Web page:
This site is intended for healthcare professionals only
DiabetesontheNet Logo
Sign In / Register

Issue:

Share this article

Type 2 diabetes treatment pathways for patients failing oral therapy

People with type 2 diabetes are traditionally initiated onto oral therapy to improve their glycaemic control. Since the glycaemic benefits of oral antidiabetic agents (OADs) appear to be additive, patients are often prescribed two oral drugs as a combination therapy in an attempt to control their diabetes.

In those patients whose glycaemic control is not sufficiently improved using this approach, healthcare professionals may choose to prescribe a third oral agent or to initiate insulin therapy. Historically, the initiation of a twice-daily premixed insulin regimen, rather than a basal-bolus regimen, has been the preferred approach by healthcare professionals, however, over the last few years it has become increasingly common to add a basal insulin to the existing oral therapy.

The following commentary discusses the evidence behind the options mentioned above.

Adding a third oral agent versus premixed insulin
The evidence base for this approach includes a study by Schwartz et al (2003), which compared the safety, efficacy and cost implications of triple oral therapy versus twice-daily premixed insulin plus metformin in type 2 diabetes patients who showed an inadequate response to two OADs.

The study concluded that the two treatment approaches were as effective as each other (31% of patients in the triple OAD group achieved an HbA1c target of <7%, compared with 32% of patients taking premixed insulin plus metformin p=0.898), but that triple oral therapy was less cost effective and some patients following this regimen did not complete the treatment due to side effects or a lack of efficacy.

Adding an analogue premixed insulin versus human premixed insulin
A study by Kilo et al (2003) compared the effects of initiating type 2 patients who had failed oral therapy onto a once-daily regimen of either analogue premixed insulin (biphasic insulin aspart 70/30), NPH insulin or human premixed insulin (biphasic human insulin 70/30). One-hundred-and-forty patients took metformin alone over a four week run-in period, followed by a 12-week period of insulin and metformin in combination.

Across the three treatment groups, the researchers found that HbA1c levels were reduced by between 1.1 and 1.3% from baseline, and that there were no significant differences between HbA1c or fasting plasma glucose (FPG) at any timepoint in the investigation.

The investigators concluded that metformin in combination with either NPH insulin or premixed human or analogue insulin provides an efficient and safe way to begin insulin therapy.

Adding a basal insulin versus switching to premixed insulin
More evidence (Janka et al, 2004) on the choice of treatment for type 2 diabetes patients failing to respond to two OADs was recently presented at the EASD Annual Meeting in Munich, Germany. The 24-week, multicentre, randomised, parallel-group LAPTOP (Lantus® + Amaryl® + metformin versus Premixed insulin in patients with Type 2 diabetes mellitus after failing Oral treatment Pathways) study compared the effects of adding once-daily basal insulin glargine (Lantus®) with continued OADs in these poorly controlled patients versus switching them to a traditional twice-daily premixed insulin regimen.

Three-hundred-and-sixty-four insulin-naïve patients with FPG ≥6.7mmol/L and HbA1c 7.5%–10.5% were included in the trial, which incorporated centres in the UK, Austria, Finland, France, Germany, Italy, the Netherlands, Spain, Sweden and Switzerland.

Patients were randomised to receive once-daily Lantus® while continuing OADs (glimepiride [Amaryl®] or other sulphonylurea plus metformin) versus twice-daily premixed 30% regular/70% human NPH insulin monotherapy (OADs discontinued).

Insulin doses were titrated to a target FBP concentration of ≤5.6mmol/L with Lantus®, or an FBP concentration of ≤5.6mmol/L and a pre-dinner blood glucose concentration of ≤5.6mmol/L with premixed insulin therapy. A weekly forced-titration algorithm was used.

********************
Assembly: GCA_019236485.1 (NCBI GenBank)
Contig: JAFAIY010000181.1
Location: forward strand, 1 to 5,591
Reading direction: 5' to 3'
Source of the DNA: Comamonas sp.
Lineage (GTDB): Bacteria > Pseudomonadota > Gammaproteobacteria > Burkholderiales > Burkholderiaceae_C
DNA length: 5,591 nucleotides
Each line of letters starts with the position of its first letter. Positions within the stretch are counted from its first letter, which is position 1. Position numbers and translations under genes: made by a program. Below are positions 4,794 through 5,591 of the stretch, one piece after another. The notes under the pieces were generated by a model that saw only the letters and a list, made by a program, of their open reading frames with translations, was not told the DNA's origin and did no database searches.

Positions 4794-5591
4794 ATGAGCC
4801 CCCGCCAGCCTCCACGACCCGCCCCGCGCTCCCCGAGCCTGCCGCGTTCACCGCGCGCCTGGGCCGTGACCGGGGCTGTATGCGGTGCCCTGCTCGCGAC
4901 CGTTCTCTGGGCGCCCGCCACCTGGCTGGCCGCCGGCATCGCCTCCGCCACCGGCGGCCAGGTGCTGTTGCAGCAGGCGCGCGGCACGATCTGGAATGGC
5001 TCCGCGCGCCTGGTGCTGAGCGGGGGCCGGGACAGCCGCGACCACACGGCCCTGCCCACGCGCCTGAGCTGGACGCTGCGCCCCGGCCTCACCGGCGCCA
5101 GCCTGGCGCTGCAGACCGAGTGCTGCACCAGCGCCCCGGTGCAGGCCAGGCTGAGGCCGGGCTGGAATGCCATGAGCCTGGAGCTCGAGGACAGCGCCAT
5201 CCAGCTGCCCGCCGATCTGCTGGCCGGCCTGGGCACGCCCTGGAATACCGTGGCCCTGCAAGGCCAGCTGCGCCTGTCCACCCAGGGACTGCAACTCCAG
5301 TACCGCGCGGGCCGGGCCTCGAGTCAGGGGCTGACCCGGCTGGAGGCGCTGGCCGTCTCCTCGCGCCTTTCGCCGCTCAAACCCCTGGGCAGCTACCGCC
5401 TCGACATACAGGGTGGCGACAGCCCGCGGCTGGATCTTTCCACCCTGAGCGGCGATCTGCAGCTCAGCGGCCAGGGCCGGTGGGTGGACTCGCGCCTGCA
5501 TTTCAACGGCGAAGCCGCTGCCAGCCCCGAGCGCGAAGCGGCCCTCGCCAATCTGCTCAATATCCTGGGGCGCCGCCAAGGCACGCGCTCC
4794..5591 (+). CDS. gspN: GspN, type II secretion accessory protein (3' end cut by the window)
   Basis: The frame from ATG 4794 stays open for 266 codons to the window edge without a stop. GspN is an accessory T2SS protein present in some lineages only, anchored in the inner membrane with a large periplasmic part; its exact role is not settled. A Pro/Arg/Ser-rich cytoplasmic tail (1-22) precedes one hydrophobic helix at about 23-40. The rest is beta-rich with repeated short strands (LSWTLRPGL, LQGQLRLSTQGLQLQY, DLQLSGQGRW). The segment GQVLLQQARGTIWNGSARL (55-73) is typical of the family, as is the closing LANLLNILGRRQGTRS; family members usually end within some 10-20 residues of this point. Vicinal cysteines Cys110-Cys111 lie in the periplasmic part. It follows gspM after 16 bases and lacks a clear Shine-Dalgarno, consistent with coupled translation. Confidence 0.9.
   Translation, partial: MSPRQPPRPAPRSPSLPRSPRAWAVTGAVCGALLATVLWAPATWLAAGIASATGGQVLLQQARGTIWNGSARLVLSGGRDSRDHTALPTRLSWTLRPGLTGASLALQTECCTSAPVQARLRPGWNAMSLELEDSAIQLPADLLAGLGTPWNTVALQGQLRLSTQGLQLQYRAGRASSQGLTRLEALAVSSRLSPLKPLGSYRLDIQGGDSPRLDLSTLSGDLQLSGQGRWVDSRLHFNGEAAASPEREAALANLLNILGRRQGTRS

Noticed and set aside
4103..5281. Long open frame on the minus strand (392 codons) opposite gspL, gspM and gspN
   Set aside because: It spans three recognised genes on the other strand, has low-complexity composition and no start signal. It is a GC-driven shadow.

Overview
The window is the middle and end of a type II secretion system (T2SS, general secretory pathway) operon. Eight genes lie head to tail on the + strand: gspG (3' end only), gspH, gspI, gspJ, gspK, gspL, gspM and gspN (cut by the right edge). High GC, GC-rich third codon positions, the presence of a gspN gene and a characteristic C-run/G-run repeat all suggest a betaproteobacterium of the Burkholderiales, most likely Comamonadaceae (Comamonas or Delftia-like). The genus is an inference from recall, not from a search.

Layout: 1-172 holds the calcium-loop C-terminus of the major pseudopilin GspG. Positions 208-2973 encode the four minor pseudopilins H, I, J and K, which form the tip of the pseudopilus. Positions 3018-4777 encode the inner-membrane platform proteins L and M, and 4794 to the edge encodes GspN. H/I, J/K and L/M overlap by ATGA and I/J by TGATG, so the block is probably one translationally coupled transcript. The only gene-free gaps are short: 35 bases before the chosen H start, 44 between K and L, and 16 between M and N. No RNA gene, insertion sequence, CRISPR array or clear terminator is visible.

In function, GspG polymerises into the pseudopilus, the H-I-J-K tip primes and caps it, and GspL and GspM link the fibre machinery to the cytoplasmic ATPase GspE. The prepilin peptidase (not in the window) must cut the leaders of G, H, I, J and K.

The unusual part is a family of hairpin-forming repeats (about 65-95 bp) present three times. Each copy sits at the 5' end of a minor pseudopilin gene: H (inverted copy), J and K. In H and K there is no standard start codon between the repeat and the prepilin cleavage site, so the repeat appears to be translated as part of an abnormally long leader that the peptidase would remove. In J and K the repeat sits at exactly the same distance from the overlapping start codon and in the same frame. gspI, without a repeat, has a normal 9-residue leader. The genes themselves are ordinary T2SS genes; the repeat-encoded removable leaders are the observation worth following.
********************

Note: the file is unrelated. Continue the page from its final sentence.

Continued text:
Baseline characteristics (mean age, diabetes duration, BMI, HbA1c) were well-matched between the two treatment groups. Mean insulin doses at the study endpoint were 28.2U daily for the Lantus® plus OADs group and 64.5U daily for the premixed insulin group.

On an intent-to-treat basis, the Lantus® plus OADs group exhibited a greater reduction in HbA1c compared to the patients taking premixed insulin (-1.64% from baseline versus -1.30% respectively p<0.0003). Furthermore, a greater proportion of patients achieved the target HbA1c concentration of ≤7.0% without documented nocturnal hypoglycaemia in the Lantus® plus OADs treatment group compared with the premixed insulin group (45% versus 29%, respectively; p<0.0013).

In addition, the Lantus® plus OADs treatment group exhibited a greater reduction in FPG compared with the monotherapy group (-3.1mmol/L from baseline versus -2.2mmol/L, respectively; p<0.0001).

The patients taking Lantus® plus OADs also exhibited fewer hypoglycaemic incidents compared with those taking premixed insulin (an average of 1.9 total events/patient versus 4.5, respectively; p<0.0001). Finally, the patients taking Lantus® plus OADs also exhibited a trend towards less weight gain compared with those taking premixed insulin (1.4kg versus 2.1kg, respectively; p=0.08), although this result was not statistically significant.

The investigators concluded that adding once-daily Lantus® to established OAD treatment offers greater glycaemic control with less risk of nocturnal hypoglycaemia compared with the usual practice of initiating a twice-daily premixed insulin regimen and discontinuing OADs in type 2 diabetes patients whose condition remains poorly controlled on oral therapy.

Conclusion
From the evidence presented above it is clear that there are a number of different approaches available for treating type 2 diabetes patients whose glycaemic control remains poor on two OADs. Healthcare professionals can therefore choose the approach they feel is best for particular patients.

People with type 2 diabetes are traditionally initiated onto oral therapy to improve their glycaemic control. Since the glycaemic benefits of oral antidiabetic agents (OADs) appear to be additive, patients are often prescribed two oral drugs as a combination therapy in an attempt to control their diabetes.

In those patients whose glycaemic control is not sufficiently improved using this approach, healthcare professionals may choose to prescribe a third oral agent or to initiate insulin therapy. Historically, the initiation of a twice-daily premixed insulin regimen, rather than a basal-bolus regimen, has been the preferred approach by healthcare professionals, however, over the last few years it has become increasingly common to add a basal insulin to the existing oral therapy.